"Is there a cure"? To that question the answer is no. There is no cure for Lupus. There are, however, many medicines that can help the disease either go into remission or reduce the severity of it to a point where it is classified as "mild lupus" and with that your flares (bad times) are further apart and your life may be more normal. As many have already told you there are a vast group of our members that are able to work. I have been off of work since last April but I do understand what you mean about trying to get through the day. When I did work it took everything I had just to finish the day and drive home.
Please try not to panic. I know that is hard to do but stress is one of the worst things you can do. Stress can only make things worse and for many, it will actually cause a flare. We are here for you now. You are part of our WHL family and you are no longer alone.
Success is not final, failure is not fatal: it is the courage to continue that counts.
The Following 2 Users Say Thank You to tgal For This Useful Post:
kiml1123 (04-27-2011), Saysusie (04-29-2011)
wow, thanks for aal the info..xoxo
Wow. Thanks for all the feedback ?I'm still trying to figure out how to post in the right spot so bare with me all...
Surprisingly, The Dr called this morning with a cancelation so I got to see her today!! ( Unbeliavable !!)
She took her time and read through all my files and asked tons of questions. Luckly I was prepared and had my list of questions and symptoms already listed. I think I shocked her. Any ways She is ordering a TON of blood work and so far is diagnoisning me with Fybromyalgia. We will see if the blood work comes back for Lupus..
Wierd, I am kinda relieved, to have an answer I guess. I think I'm in shock still. My Husband , well, He has tried to be patient through all of this. He basically asked if I would be taking more pills... He started to asl what all it was so I looked it up online and gave it to him to read.. Matbe tomorrow we will discuss it, but for now, I am avoiding everyone...I just want to sit and think it through... I guess one more week waiting for lab work isn't so bad.
I was actually lookining forward to posting tonight, ( I have no life right now this computer is my lifeline for the time being...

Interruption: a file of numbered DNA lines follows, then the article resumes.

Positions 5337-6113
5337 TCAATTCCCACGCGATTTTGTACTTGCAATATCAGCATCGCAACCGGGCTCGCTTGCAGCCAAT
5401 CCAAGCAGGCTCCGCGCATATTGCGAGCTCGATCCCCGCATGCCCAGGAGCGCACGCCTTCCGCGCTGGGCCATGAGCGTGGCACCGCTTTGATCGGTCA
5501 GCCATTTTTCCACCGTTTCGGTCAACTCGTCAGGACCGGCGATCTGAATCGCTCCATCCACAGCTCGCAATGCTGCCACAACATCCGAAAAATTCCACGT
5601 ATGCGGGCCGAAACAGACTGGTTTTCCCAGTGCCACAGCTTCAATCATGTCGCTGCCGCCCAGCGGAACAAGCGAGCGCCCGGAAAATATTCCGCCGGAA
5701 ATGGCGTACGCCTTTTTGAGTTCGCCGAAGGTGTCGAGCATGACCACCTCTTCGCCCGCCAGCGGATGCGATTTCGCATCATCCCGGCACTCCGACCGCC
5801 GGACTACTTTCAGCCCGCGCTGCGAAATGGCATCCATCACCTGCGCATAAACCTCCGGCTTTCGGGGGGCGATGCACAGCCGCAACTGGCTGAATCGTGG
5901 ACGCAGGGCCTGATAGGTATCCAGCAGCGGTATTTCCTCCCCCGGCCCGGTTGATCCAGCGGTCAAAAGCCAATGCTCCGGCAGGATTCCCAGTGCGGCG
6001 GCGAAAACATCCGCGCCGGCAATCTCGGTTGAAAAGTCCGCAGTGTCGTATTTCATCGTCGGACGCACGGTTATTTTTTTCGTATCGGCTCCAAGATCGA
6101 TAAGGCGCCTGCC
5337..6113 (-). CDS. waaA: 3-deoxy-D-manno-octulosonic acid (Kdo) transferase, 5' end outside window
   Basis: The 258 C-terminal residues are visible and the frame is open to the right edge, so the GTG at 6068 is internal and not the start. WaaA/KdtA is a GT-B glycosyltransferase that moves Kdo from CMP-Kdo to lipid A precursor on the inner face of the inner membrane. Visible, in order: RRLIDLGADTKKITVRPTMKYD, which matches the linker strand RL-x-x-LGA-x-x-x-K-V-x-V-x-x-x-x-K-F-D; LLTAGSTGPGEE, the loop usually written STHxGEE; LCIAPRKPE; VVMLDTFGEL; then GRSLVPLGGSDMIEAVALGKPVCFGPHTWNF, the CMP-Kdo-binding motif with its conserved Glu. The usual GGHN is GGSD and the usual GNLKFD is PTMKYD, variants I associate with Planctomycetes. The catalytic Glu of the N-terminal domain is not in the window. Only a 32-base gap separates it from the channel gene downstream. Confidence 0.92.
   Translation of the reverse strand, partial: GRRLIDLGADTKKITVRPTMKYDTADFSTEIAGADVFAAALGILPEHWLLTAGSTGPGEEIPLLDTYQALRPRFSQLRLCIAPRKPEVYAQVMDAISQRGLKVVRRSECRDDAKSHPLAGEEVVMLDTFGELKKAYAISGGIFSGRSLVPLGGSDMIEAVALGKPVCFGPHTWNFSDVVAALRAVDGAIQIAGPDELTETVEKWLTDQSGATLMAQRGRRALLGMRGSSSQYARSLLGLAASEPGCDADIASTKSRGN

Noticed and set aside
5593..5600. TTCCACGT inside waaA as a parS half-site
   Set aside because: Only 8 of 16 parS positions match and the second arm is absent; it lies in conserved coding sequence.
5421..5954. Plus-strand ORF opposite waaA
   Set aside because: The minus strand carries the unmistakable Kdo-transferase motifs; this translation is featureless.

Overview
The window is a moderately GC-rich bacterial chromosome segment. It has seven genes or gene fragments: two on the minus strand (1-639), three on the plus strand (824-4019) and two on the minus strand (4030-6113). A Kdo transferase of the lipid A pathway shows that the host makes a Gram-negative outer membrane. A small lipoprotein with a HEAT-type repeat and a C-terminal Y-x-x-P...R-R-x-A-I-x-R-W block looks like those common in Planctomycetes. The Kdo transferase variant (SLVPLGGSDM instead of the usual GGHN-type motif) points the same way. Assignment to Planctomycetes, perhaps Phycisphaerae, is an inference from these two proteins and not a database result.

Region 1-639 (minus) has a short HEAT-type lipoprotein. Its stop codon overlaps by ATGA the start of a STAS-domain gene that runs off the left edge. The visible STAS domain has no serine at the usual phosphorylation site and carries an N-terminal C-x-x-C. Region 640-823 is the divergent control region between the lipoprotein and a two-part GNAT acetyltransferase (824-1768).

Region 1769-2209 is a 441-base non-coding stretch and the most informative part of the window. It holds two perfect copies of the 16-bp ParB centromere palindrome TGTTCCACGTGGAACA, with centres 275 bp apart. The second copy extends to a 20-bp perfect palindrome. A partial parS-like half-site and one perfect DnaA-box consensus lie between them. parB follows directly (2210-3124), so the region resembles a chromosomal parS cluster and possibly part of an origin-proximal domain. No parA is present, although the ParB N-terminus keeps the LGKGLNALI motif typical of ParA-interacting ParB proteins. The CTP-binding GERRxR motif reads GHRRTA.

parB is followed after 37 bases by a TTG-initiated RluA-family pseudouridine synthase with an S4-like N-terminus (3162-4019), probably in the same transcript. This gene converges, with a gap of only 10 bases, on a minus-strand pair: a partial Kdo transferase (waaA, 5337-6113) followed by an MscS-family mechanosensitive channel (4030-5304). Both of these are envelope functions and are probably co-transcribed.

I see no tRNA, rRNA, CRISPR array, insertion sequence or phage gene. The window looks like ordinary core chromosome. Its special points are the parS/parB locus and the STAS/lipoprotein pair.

Thank you all for taking time to read ,,
great to hear the good news.
you are on the road to a new you.
many outo immune disorders are not cureable. you will find quite a few of us have more than 1 disorder.
Fybromyalgia is one of them that cannot be cured, but can be treated. i have it. it is 2 years after i was diagnosed, and life is bearable.
the pain etc. is treatable with the proper medication.
when i first was being diagnosed they took 15 vials for blood testing. by taking lots, they are testing properly for many different things. it helps to make a good diagnosis.
many of us keep a pain diary.
it it we keep track of what hurts and when.
how we feel at any particular time.
we then take it to our medical appointments. it helps the doctor with there diagnosis.
i suggest you consider keeping one.
good luck on your new journey.
Glad you found this site, there are sooooo many helpful people around, many whom have been through the same things you're going through right now. I suffer from pleurisy so understand your pain with the chest..I also had a pulmonary embolism last year too. I know there are a lot of people around the site who are unfortunately unable to work due to the terrible nature of lupus/other autoimmune issues but to relieve some of your anxiety, I was diagnosed last year and I continue to work about 40-50 hours a week in a relatively high pressure job. Best thing is to find yourself a good doctor who manages your symptoms with the right medications for you.
Best of luck with your doctors appointments and welcome